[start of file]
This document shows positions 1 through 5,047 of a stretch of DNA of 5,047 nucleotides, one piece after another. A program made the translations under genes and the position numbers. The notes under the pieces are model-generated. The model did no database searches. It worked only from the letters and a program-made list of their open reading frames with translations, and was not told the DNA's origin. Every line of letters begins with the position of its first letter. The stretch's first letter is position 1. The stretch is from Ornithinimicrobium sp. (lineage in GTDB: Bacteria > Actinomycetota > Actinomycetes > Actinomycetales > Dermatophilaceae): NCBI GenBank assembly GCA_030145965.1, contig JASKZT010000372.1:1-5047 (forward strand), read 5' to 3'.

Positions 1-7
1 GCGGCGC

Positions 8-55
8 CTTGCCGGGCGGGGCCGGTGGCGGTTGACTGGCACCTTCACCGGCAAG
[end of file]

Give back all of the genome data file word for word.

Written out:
This document shows positions 1 through 5,047 of a stretch of DNA of 5,047 nucleotides, one piece after another. A program made the translations under genes and the position numbers. The notes under the pieces are model-generated. The model did no database searches. It worked only from the letters and a program-made list of their open reading frames with translations, and was not told the DNA's origin. Every line of letters begins with the position of its first letter. The stretch's first letter is position 1. The stretch is from Ornithinimicrobium sp. (lineage in GTDB: Bacteria > Actinomycetota > Actinomycetes > Actinomycetales > Dermatophilaceae): NCBI GenBank assembly GCA_030145965.1, contig JASKZT010000372.1:1-5047 (forward strand), read 5' to 3'.

Positions 1-7
1 GCGGCGC

Positions 8-55
8 CTTGCCGGGCGGGGCCGGTGGCGGTTGACTGGCACCTTCACCGGCAAG